Tomorrow he will be accused of sexual and racial discrimination at a tribunal hearing in Croydon, south London. And, in a style Cardinal Wolsey would have approved of, he is refusing to attend the hearing, which is expected to last until Friday.
The case, he claims, is "mischievous and political". Jane Cocker and Martha Osamor, the women bringing the action, have no complaint with the "political" charge - they believe the case exposes the cronyism at the heart of New Labour.
At issue is the appointment in 1997 of City lawyer Garry Hart, a close friend of Lord Irvine and godfather to Tony Blair's daughter, as special adviser to the Lord Chancellor. It was, allege the two women, "jobs for the boys". The post was not advertised. The procedure for appointing a special adviser is approved by the Civil Service, although the final decision rests with the Prime Minister.
Ms Coker, a well-known immigration lawyer, and Ms Osamor, a law centre worker, say that failure to advertise the post guaranteed a "jobs for the boys" appointment and showed contempt for equal opportunity policies.
The incident is the latest in a growing list of "crimes'' the Lord Chancellor has been accused of.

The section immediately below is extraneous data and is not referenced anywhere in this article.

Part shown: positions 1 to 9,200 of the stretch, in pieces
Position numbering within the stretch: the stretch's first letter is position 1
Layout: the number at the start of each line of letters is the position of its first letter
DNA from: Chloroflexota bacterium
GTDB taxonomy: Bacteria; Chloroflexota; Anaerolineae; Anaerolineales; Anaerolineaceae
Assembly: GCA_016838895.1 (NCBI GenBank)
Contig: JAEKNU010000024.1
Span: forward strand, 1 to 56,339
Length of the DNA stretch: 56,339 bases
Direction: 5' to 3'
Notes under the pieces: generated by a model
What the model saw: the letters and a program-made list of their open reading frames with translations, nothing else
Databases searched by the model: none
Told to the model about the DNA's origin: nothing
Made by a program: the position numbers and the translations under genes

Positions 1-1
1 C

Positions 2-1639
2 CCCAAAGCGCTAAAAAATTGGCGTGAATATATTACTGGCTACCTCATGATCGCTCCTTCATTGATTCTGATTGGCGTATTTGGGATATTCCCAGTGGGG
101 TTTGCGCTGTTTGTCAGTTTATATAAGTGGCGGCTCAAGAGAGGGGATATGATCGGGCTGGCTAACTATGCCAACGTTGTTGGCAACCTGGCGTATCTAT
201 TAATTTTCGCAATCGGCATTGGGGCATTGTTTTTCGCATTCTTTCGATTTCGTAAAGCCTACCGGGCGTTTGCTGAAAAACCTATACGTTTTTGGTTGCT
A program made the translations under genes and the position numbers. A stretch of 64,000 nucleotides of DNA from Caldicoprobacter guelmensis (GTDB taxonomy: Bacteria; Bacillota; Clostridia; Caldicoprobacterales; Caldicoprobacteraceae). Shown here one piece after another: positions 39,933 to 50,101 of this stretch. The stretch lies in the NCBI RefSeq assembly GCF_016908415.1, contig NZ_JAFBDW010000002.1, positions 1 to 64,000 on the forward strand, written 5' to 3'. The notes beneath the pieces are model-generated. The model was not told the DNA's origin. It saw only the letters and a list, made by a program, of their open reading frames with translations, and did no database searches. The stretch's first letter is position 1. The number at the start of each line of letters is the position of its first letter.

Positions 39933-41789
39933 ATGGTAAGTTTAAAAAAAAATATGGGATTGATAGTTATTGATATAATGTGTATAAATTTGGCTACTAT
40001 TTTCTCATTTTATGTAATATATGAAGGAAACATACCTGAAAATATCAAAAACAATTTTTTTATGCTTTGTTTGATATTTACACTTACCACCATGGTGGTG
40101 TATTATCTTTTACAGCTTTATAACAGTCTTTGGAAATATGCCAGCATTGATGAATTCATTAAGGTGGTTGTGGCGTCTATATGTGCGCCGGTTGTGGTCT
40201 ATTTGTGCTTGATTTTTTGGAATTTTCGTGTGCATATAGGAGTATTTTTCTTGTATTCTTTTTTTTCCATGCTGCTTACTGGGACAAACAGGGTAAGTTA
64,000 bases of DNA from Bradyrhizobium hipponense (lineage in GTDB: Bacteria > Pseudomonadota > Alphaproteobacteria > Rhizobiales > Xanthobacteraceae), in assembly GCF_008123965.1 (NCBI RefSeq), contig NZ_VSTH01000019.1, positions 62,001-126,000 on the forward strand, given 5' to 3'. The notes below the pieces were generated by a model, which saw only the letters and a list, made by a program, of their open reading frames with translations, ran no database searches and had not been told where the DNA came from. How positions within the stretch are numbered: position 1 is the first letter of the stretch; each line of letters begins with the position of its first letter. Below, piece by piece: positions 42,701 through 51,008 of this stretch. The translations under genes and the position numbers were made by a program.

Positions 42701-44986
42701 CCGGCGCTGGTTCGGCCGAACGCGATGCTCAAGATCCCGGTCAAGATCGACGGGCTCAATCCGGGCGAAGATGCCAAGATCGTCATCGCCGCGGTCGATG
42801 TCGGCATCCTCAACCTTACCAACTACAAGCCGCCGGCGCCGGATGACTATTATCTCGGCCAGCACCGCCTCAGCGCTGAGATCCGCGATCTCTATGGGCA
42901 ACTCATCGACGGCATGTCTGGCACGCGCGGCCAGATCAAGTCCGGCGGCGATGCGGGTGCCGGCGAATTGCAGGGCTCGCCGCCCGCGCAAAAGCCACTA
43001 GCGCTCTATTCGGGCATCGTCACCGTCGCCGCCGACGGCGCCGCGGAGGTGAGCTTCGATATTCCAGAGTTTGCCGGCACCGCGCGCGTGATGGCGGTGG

Mr Blair was introduced to Cherie Booth by Lord Irvine when both were pupils in his chambers. "Cronyism" cried the critics when he was appointed Lord Chancellor. And then came the refurbishment of his official residence in the Palace of Westminster; the bill for the wallpaper alone came to pounds 57,233.
The controversy did not end there. Lord Irvine, given enough rope, was happy to hang himself as well. In an interview with the Times in December 1997, he made his infamous Cardinal Wolsey comparison.
Further controversy followed in May 1998 when he referred to the Prime Minister as "young Blair", a remark he claimed was laden with familiar irony rather than meant as derogatory.
Then in October he angered many within the Labour Party when he claimed to have written some of the former Labour leader John Smith's legal essays while they were at university.
Trouble returned earlier this year when he used government stationery for private party invitations, and ended up having to pay pounds 9.80 for postage.